Turkey hopes Nabucco pipeline will boost its EU bid
Strong opposition in several EU countries, particularly France, Germany and Austria, has delayed Turkey’s EU bid.Ankara -- A landmark agreement for a major pipeline to supply gas to Europe via Turkey has boosted hopes in Ankara that the project will strengthen the country's struggling bid to join the European Union.
"Turkey is an important partner in EU energy policies ... If you look even only from the perspective of energy, it is obvious that Turkey should become an EU member," Prime Minister Recep Tayyip Erdogan said on Monday as Turkey and four EU nations inked here a long-delayed accord to build the Nabucco pipeline.
The 3,300-kilometre (2,000-mile) conduit, planned to become operational in 2014, aims to reduce European reliance on Russian gas supplies following cut-offs that caused severe shortages in the middle of the winter.
The US-backed pipeline is planned to carry gas to Austria via Turkey and the Balkans, bypassing Russia, even though that uncertainty lingers on where the gas will come from, with Azerbaijan considered a primary possible supplier.
Bulgaria, Turkey's northwestern neighbour, Romania and Hungary are the other three EU participants.
"With the project, our country's natural gas infrastructure will be integrated with that of Europe and mutual solidarity will be possible in times of potential crisis," Erdogan said.
"I would like to remind you that as part of our accession negotiations, we have made great progress in aligning our energy market to EU's internal market norms," he said.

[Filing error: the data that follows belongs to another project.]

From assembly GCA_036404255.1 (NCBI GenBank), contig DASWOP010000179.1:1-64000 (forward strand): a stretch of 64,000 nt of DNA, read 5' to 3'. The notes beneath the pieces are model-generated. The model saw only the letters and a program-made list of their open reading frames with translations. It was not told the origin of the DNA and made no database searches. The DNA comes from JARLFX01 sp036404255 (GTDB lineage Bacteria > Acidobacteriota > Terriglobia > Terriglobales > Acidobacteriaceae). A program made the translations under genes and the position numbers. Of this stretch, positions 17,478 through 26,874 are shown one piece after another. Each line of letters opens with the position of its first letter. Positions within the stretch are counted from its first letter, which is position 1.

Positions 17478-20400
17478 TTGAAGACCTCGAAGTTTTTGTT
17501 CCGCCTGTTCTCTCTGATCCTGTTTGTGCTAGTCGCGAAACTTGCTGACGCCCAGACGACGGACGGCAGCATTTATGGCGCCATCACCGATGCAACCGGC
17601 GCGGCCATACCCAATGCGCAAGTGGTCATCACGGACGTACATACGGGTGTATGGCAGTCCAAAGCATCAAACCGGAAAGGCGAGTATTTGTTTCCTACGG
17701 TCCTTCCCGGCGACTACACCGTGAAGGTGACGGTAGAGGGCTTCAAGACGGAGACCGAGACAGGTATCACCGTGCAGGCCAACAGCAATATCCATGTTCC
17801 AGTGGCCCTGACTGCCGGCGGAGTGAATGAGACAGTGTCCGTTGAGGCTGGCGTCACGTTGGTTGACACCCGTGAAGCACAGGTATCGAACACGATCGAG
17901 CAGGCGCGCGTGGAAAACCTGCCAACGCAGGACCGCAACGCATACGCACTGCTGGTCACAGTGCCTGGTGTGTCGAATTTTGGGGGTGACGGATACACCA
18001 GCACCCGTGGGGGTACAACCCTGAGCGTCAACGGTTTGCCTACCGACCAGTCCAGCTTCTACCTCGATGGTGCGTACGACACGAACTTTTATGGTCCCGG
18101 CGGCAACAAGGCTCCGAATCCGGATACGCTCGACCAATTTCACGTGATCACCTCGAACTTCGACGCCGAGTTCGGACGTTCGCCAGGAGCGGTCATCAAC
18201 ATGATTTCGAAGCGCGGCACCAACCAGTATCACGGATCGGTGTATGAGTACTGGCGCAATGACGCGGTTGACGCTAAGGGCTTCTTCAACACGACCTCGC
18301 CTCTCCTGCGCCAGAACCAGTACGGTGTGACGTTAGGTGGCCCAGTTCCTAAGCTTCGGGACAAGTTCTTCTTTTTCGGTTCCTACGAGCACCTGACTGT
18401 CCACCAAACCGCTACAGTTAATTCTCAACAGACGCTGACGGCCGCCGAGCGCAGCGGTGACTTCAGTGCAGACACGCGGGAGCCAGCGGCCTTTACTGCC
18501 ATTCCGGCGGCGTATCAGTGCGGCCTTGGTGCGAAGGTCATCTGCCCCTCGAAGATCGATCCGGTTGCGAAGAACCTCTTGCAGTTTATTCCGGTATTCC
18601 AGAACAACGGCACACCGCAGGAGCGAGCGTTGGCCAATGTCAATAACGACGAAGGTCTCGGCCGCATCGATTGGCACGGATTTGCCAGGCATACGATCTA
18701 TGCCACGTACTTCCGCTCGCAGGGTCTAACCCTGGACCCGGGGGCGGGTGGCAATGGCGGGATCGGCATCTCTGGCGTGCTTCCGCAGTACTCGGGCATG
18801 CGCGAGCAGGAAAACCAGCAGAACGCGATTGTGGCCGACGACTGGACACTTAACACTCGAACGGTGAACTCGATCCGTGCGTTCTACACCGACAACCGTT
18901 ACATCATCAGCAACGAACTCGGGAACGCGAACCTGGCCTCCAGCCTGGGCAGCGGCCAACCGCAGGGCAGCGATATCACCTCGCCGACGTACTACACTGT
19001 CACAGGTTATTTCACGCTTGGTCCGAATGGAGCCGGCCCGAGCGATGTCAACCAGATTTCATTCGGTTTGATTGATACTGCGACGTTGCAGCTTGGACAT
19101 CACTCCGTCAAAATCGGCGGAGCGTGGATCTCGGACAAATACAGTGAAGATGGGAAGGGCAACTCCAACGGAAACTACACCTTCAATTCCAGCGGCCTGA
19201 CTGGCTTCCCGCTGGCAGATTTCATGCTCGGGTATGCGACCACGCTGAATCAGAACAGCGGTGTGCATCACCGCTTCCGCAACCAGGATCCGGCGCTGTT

Erdogan spoke in the presence of European Commission chief Jose Manuel Barroso, who attended the signing ceremony in Ankara in a show of EU support for the pipeline.
Barroso said the project "could open the door to a new era in relations between Turkey and the EU, and beyond."
A European Commission statement stressed Turkey's "key role" and "common strategic interest in strengthened cooperation."
In an interview with a Turkish daily, the EU's energy commissioner highlighted the deal's political ramifications on Turkey's bid to join the 27-member bloc.
"It is positive that Turkey and the EU discuss not only controversial issues but also manage to agree on a strategic project that is important for both of us," Andris Piebalgs told the English-language Daily News.
"There is also one important psychological effect: for the first time, millions of Europeans -- those who have suffered from gas shortages during the last winter -- will see Turkey as a major helper in their quest for energy security," he said.
Ironically, the energy chapter remains closed in Turkey's accession talks with the EU due to a veto by Cyprus, involved in a long-running conflict with Ankara.
Since winning the green light for accession talks in October 2005, Turkey has opened negotiations in only 11 of the 35 policy areas that candidates must complete.
Eight chapters remain frozen due to a trade row between Turkey and Cyprus, stemming from Ankara's refusal to endorse the Mediterranean island's internationally recognised Greek Cypriot government.
The process has been delayed also by strong opposition in several EU countries, particularly France, Germany and Austria, to the membership of a populous and relatively poor Muslim-majority country.
France, whose President Nicolas Sarkozy is a vocal opponent of Turkey, has, for its part, blocked talks in five chapters which it deems to be directly linked to membership.